red and orange trees
I’ve been dreaming of New England. That picture perfect autumnal New England with red and gold leaves strewn across still green lawns. I’ve been feeling in my bones that chill of autumn that crisps an early morning and leaves dew on the driveway. It’s odd to wake from these dreams and see the solid, flat Midwestern landscape stretched out in front of me as I drive my expressway commute to the college. In those short stretches off the highway, I drive down a two lane highway and for a brief five minutes I see clumps of trees in grassy meadows and I’m reminded of New England.

These New England memories are awakened, I think, by the beginning of the school year and the onset of autumn, which, despite the hot humid weather of Chicago, I can still feel coming. Underneath that 80 degree day there’s just the slightest hint of seasonal change. And the apples have come into the farmer’s market. All kinds of apples: Macoun, Jonathan, Gala, and Red Delicious. In the Midwest there are also hybrids I had not seen before: Jonalicious and Prairie Spy. Pumpkins, too, have arrived. Small, perfect, round pie pumpkins have come to sit alongside large ones perfect for jack o’lanterns. And the apple cider is sweet and fragrant.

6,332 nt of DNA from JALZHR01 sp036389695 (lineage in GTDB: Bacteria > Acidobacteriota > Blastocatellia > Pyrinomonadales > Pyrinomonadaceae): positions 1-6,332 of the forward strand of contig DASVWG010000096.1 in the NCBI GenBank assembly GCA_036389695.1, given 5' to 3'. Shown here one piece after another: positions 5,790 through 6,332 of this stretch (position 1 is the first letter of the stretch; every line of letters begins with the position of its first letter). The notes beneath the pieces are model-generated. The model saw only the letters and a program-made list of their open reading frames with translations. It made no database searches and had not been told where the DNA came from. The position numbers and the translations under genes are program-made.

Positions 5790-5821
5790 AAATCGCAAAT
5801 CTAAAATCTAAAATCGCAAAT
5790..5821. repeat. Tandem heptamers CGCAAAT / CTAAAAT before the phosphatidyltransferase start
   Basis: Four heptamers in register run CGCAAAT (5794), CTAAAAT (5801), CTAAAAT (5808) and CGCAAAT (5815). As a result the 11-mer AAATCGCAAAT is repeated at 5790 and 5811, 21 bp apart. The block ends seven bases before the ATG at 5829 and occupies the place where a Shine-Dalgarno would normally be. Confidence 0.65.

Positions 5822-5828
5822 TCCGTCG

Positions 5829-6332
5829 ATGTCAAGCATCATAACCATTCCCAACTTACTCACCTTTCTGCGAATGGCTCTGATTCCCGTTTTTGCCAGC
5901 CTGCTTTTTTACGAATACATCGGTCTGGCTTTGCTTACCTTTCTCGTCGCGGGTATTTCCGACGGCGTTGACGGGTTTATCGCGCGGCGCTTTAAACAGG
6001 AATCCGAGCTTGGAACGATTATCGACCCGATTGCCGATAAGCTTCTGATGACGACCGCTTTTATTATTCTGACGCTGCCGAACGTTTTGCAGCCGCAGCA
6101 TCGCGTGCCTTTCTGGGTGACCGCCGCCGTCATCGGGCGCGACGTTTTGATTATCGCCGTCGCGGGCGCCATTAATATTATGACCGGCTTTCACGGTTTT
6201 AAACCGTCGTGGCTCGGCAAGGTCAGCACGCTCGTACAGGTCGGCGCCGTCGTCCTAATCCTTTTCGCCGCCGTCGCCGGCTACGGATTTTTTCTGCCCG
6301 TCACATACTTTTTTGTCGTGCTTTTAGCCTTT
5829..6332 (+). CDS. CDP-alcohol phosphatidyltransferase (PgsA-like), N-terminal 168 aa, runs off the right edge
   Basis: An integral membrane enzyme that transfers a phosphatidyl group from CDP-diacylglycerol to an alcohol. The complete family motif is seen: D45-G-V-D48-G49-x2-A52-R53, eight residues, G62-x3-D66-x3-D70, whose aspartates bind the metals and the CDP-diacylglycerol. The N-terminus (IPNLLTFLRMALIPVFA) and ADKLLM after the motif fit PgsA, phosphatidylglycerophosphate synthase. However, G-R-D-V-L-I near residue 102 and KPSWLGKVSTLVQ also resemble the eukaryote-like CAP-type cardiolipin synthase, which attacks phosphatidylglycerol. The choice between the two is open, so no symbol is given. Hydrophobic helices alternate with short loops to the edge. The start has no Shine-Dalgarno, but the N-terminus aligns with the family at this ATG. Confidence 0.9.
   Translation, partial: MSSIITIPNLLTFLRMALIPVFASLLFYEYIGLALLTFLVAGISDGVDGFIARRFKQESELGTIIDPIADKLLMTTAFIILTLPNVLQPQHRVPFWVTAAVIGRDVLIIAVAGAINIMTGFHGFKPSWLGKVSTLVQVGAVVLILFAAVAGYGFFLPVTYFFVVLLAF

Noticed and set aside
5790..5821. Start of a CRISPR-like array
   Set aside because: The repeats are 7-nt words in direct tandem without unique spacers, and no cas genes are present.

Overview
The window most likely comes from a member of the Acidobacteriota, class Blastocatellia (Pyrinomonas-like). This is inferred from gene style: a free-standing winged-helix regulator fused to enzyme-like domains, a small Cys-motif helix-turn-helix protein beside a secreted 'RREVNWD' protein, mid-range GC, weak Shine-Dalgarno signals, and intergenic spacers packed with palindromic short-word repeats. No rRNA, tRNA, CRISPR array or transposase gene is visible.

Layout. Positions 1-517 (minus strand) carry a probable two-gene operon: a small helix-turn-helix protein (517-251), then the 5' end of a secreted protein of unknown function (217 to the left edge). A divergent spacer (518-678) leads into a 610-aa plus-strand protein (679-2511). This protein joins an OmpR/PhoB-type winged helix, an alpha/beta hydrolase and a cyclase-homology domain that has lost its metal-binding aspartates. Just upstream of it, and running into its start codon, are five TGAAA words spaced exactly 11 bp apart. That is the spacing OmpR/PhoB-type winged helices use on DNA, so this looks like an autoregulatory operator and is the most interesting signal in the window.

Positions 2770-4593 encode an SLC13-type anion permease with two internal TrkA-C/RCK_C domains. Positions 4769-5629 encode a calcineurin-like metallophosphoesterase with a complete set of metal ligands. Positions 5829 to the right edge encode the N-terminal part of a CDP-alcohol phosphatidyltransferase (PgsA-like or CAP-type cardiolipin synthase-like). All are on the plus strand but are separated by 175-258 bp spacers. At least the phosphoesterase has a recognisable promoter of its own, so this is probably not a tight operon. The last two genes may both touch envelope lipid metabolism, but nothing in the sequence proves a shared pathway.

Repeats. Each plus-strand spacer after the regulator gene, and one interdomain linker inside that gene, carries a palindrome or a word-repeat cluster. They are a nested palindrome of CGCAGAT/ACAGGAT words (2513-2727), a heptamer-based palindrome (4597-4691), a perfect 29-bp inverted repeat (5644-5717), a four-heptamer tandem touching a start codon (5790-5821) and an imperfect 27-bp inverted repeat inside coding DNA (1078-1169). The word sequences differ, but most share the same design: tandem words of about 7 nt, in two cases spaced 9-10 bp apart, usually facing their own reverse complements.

I was born and raised in New England and despite the many years in different states and countries, when October looms, I always still think of the country roads of New England. Even here in Chicago, which has its own picturesque version of autumn, I still remember New England. Here, the trees change color alongside the lake, the leaves contrast against the bright blue of the water and the sky. The lakeside parks are filled in autumn with dog owners in sweaters and dogs scattering leaves as they run.

It is, perhaps, harder than one realizes to forget those beginning years of one’s life. Those tender years from birth to adulthood, spent in a town or a state that one did not choose. For better or worse, that place becomes the first image of home and we may spend the rest of our lives revising that picture of home. We may try to turn the memory of that one story ranch house into a picture of a three-story Victorian or an urban loft, but whether we like it or not, those first few memories of seasons are the most memorable. The memory of the leaves turning gold on the tree in our childhood backyard remains with us years after we have seen the leaves of other trees in England, France or the Midwest. The first jack o’ lantern carved from a grocery store pumpkin will be the memory we remember even after years of cutting faces into other pumpkins.

So, I have been thinking of New England. Somewhere inside of me are the valleys of upstate New York, the blacktop of a lonely interstate and the flat fields of corn at the bottom of the valley. But my body is here. I am here. The prairie rolls ahead of me in grassy, golden waves, reminding me.

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